I have, however, found that adding a little weight to the beater doesn't slow down a DD pedal, but adds a bit of power (and control, because you can feel the pendulum motion better.)

Also cam drive pedal beater angles tend to be larger (further back) than DD drive beaters, making the travel longer which of course hits harder.
 

Chunkaway

Silver Member
I think the difference is in the cam. There are 4 factors involved in how hard the beater hits with a chain (cam) pedal:
1. your foot pressing down (obviously)
2. the pendulum motion of the beater (beater weight and height)
3. the cam (propels the beater forward toward the end of the stroke)
4. spring tension (only has an affect on fast strokes)

Direct drive pedals are missing the advantage (in power) from not having a cam. It's the compromise for gaining the ultra quick response from a DD pedal.
I have, however, found that adding a little weight to the beater doesn't slow down a DD pedal, but adds a bit of power (and control, because you can feel the pendulum motion better.)

Also cam drive pedal beater angles tend to be larger (further back) than DD drive beaters, making the travel longer which of course hits harder.
Hmm...that’s interesting. I wonder what I can do to try to compensate for the lack of a cam. I mean, I have a pretty heavy beater/weight on there now.
 

someguy01

Well-known member
I noticed that the DD pdp I recently got is more responsive, but I didn't notice any drop in volume from the Mapex it replaced.
 

MrInsanePolack

Platinum Member
My thoughts on the DD power loss. A chain pulls straight down. No real change in that throughout its operation. It moves ever so slightly forward as the footboard goes down, but its negligible.

The DD linkage moves at both attachment points, top and bottom. As you push the pedal down, the top attachment point moves towards the drummer. The bottom attachment point moves towards the head, but very little like the chain. So in essence when you step down, the linkage at some point is working against itself by moving in 2 opposite directions.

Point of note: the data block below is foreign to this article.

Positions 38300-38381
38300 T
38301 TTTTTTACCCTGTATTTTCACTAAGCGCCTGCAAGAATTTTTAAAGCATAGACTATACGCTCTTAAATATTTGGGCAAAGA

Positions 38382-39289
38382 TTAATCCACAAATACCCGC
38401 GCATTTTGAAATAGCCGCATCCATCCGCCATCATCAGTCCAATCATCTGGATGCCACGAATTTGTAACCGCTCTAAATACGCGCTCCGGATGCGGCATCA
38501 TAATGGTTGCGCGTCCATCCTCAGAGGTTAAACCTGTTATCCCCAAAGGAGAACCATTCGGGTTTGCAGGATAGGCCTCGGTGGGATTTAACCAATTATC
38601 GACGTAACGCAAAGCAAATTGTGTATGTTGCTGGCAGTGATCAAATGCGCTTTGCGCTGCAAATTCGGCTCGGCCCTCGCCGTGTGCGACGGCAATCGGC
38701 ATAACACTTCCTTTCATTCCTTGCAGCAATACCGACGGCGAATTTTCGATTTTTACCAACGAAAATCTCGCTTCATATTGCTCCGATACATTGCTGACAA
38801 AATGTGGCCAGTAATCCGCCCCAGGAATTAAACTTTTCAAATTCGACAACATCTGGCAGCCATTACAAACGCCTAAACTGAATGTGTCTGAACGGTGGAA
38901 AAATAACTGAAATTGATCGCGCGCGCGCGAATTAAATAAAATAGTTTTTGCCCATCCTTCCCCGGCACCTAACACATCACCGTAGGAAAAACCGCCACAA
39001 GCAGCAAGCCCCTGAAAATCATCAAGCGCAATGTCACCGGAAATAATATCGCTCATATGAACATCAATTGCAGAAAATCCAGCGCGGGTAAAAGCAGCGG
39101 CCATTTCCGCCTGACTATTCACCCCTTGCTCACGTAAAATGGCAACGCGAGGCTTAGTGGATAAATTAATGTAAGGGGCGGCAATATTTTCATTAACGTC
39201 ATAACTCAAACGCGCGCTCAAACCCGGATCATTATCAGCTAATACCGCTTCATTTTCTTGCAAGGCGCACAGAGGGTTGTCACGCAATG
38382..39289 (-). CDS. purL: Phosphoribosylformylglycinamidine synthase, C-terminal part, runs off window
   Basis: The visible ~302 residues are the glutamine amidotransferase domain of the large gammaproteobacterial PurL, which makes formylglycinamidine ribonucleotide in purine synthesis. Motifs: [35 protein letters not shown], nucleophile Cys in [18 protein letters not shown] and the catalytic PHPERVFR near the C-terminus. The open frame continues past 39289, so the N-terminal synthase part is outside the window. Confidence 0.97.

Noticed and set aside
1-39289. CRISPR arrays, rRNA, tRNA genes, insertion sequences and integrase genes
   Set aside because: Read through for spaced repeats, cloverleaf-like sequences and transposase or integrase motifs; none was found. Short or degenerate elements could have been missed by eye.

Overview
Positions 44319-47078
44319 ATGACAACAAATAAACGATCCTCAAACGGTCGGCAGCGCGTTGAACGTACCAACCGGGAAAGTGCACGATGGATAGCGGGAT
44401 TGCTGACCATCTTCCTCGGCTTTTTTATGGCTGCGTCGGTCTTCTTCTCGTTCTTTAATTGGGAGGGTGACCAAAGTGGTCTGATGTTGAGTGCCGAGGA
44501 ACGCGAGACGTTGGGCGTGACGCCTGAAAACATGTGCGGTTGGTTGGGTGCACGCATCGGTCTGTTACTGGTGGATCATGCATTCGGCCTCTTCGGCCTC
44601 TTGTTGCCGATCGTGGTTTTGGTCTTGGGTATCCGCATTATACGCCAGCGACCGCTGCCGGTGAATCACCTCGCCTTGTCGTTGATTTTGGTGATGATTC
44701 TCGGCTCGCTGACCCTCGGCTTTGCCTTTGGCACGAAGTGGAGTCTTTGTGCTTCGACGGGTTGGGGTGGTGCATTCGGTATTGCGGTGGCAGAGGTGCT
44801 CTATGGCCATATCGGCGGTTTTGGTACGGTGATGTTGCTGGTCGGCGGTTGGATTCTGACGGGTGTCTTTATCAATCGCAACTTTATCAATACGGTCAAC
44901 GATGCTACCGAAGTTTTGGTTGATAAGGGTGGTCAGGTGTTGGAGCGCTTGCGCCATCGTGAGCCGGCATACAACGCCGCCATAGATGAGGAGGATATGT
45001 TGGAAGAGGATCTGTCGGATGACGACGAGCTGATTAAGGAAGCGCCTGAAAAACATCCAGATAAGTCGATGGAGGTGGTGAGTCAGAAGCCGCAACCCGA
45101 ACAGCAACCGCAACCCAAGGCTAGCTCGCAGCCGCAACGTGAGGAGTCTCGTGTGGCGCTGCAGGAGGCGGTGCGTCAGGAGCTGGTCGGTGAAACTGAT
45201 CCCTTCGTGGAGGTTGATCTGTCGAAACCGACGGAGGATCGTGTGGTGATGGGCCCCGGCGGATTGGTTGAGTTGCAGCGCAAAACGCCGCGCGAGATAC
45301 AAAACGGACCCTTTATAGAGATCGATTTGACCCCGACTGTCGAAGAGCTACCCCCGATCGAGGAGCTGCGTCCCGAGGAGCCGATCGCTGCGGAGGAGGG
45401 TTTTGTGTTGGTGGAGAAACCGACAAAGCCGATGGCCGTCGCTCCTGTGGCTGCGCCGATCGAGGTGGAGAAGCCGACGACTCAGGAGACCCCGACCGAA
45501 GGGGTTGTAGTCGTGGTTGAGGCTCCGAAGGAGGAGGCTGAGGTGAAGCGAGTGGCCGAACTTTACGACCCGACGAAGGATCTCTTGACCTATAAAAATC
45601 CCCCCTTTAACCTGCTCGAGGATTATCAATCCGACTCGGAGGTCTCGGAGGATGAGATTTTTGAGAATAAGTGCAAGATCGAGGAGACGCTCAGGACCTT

Look at this and imagine how the two points travel together:

20210104_181931.jpg
 

Quai34

Junior Member
I’ve read from others over the years on this forum that a direct drive pedal is not as strong or powerful as a chain drive. I haven’t tested that theory but perhaps that is what you’re experiencing.
I read that too but I was not looking for power with my disability, more the easiest way to compensate for my poor ability to NOT be able to keep my ankle stiff as I cannot be on my toes...And the dyna sync was the only one that allow me to simply play, fast, easy, light etc...
But I didn't change any setting, just the angle of the board but I like the fact that my heel could rest on the board, so, I didn't know it was a long board "in fine" but I like it...
Also, I watched a lot of videos online to see how they were figuring out how to get speed and power at the same time and understood that in moving the attachement back and forth you are between more power or more speed...their videos make sense and this, I kept the middle.
As for the beatter, I have kept the stock one, there is so much different beater in the market that I cannot feel myself confident to try any other...
 
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bud7h4

Silver Member
I noticed that the DD pdp I recently got is more responsive, but I didn't notice any drop in volume from the Mapex it replaced.
My Axis longboards don't hit as hard as my Speed Cobras but with minor adjustments and simply by getting accustomed to them they hit plenty hard.

George Kollias with his Axis A21 . . . . BLAM BLAM BLAM BLAM